PhilR
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Yes, that's more or less what I was intending to encapsulate in my shorthand above. You can bang on about C/U ratios all you want, but that's just a wordier way of expressing the legendary standoffishness of Linux people towards - well - anyone who isn't a software engineering graduate. It's preposterous, of course, and denies the entire purpose of computers, but it's richly ironic to produce something like a DAW and then complain that non-technical people want to use it. Of course they do, they're audio production people, who are by and large not software engineers. I suspect, conversely, that you are not an audio production person, but I also suspect you would not accept that as a legitimate profession because it isn't software engineering. It's been said a million times, but I'll restate it here: attention, Linux world. Not everyone is a software engineer, nor will it ever be so, nor is it desirable that it is so. Your dogged persistence on this is the reason the platform has failed and continues to fail to be widely used as a desktop OS.

But really, Paul, if you want people to stop using Windows, forget Ardour, and start fixing some of the myriad problems that prevent people from using Linux. That would be a much more productive and useful application of your time. One of the last things that would stop me moving to Ubuntu would be the lack of a Protools clone, and this typifies the problem. Linux people need to stop writing DAWs and 3D effects for the window compositor, and fix the package manager, for instance. Priorities, people.

I simply don't understand. You spend weeks and months and years writing this stuff, then you behave in a deliberately prohibitive manner when it comes to letting people use it. This isn't an unusual attitude; almost all opensource projects seem to treat finished software as a sort of object d'art as opposed to a means to an end, and I find it completely unfathomable. What do you think computers are for?!

P

seablade
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@PhilR

I can tell you, you are completely off base, and completely misrepresenting what was said.

You can bang on about C/U ratios all you want, but that's just a wordier way of expressing the legendary standoffishness of Linux people towards - well - anyone who isn't a software engineering graduate. It's preposterous, of course, and denies the entire purpose of computers, but it's richly ironic to produce something like a DAW and then complain that non-technical people want to use it.

That isn't it at all, and you are completely misunderstanding open source or intentionally misrepresenting it in this statement.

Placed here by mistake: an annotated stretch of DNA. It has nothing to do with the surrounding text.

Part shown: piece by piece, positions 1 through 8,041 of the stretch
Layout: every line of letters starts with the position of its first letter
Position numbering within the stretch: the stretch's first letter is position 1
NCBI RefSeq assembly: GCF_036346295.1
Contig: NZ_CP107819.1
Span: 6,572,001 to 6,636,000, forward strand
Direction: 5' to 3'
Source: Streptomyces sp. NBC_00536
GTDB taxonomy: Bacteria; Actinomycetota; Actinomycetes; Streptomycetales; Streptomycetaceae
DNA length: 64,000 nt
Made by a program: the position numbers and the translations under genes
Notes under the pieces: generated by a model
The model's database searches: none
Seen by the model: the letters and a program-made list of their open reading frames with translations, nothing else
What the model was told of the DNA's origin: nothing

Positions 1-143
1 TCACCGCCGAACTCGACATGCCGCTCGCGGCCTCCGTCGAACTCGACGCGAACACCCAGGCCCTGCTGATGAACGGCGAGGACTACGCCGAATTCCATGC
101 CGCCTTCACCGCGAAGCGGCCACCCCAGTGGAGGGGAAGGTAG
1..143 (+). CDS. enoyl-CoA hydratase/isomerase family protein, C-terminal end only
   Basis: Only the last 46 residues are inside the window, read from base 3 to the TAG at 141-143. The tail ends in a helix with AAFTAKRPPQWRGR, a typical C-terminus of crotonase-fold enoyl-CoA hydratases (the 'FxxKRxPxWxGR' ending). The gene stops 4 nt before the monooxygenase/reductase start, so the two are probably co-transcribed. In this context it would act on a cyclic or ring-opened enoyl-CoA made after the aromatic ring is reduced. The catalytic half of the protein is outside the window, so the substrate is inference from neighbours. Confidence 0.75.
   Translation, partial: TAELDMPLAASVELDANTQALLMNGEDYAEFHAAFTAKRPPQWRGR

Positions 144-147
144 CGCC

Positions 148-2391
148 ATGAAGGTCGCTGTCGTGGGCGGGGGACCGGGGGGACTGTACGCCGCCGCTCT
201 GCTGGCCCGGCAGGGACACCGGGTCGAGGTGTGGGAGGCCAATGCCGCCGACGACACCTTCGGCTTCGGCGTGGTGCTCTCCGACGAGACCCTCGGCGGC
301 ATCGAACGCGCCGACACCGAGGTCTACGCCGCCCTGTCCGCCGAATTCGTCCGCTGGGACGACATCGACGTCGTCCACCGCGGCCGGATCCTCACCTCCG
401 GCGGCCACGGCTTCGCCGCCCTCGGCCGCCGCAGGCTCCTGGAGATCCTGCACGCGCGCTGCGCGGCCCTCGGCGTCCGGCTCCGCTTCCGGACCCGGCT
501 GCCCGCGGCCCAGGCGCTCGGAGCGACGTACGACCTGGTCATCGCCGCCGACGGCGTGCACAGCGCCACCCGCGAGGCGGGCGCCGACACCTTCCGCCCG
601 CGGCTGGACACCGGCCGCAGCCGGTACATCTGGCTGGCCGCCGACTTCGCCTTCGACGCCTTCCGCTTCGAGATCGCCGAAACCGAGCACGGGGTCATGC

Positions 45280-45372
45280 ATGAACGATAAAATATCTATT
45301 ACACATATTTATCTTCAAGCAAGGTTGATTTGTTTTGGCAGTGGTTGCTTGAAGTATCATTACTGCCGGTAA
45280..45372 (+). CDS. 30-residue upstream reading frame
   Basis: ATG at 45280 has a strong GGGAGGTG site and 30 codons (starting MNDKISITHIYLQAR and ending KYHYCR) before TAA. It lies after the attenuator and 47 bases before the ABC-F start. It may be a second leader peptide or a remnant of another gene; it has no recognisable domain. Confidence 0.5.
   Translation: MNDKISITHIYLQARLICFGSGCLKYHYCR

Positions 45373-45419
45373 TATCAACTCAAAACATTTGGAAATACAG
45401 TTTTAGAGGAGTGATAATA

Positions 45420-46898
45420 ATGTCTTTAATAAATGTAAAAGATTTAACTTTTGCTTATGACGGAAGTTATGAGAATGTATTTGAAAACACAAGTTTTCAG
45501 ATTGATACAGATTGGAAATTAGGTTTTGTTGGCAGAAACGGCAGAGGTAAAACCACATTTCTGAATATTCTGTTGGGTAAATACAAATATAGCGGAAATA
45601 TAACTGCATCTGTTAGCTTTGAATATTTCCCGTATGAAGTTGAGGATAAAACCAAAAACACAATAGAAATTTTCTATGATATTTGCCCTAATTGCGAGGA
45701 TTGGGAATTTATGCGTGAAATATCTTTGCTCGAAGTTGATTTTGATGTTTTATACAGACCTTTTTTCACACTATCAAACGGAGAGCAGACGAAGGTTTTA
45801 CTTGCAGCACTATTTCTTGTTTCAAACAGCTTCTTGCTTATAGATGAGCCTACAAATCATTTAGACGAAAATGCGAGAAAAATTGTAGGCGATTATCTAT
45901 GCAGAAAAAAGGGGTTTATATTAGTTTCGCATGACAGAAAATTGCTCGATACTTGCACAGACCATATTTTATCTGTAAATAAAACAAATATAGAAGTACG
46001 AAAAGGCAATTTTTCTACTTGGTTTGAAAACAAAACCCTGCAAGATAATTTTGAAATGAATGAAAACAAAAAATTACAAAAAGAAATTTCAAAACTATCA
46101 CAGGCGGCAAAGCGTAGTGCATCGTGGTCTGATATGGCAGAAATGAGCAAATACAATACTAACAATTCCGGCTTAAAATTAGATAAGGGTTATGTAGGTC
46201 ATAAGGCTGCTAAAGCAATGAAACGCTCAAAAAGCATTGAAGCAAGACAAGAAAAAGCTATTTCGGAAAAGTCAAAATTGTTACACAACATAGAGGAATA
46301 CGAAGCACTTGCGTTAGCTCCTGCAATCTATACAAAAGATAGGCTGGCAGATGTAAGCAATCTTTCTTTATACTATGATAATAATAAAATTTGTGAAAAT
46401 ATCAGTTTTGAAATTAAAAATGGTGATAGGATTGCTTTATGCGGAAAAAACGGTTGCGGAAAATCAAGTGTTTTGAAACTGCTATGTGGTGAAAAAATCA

The point Paul has brought up, and I think is a valid point, though John's work may work to disprove it somewhat, is that no current developer other than John runs Windows, and the major contributors do not(Not attempting to downplay John's contributions here, more recognizing the massive contributions by others at given points in times). As such releasing a windows version to start with requires major work, work that John is doing at the moment. But then going through and SUPPORTING Ardour on Windows requires even more work. Not only must you develop and test on windows, which triples the testing required for every patch, not to mention the amount of work spent doing the actual coding, but you must also discern reports of all qualities. The latter part exists on all systems, but is exactly what the numbers Paul mentioned provide, an indication of the ratio of quality of bug reports and testing on all platforms.

...but I also suspect you would not accept that as a legitimate profession because it isn't software engineering.

Knowing Paul you are flat out wrong. I will let him speak to the former accusation in that sentence if he chooses to. The latter I know from conversations with him. I am a professional audio engineer, I work on many different scales, and in many different areas of the field. For the record, I am a sound designer that has worked in theater and animations, done work for commercials to pay the bills, recorded and released CDs, and consult on system design. I am also someone that has contributed code back to Ardour on occasion when I had time to do it myself, but can also tell you that Paul has been amazing in his support of Ardour at times, providing me with versions of Ardour that fix issues I have had within a matter of days to allow me to complete projects. Me being someone that understands or submits code has little to do with that, but instead is the willingness that I had to let him work with me to troubleshoot an issue in many cases, and compile a new test version, and test, rinse and repeat till we found the cause.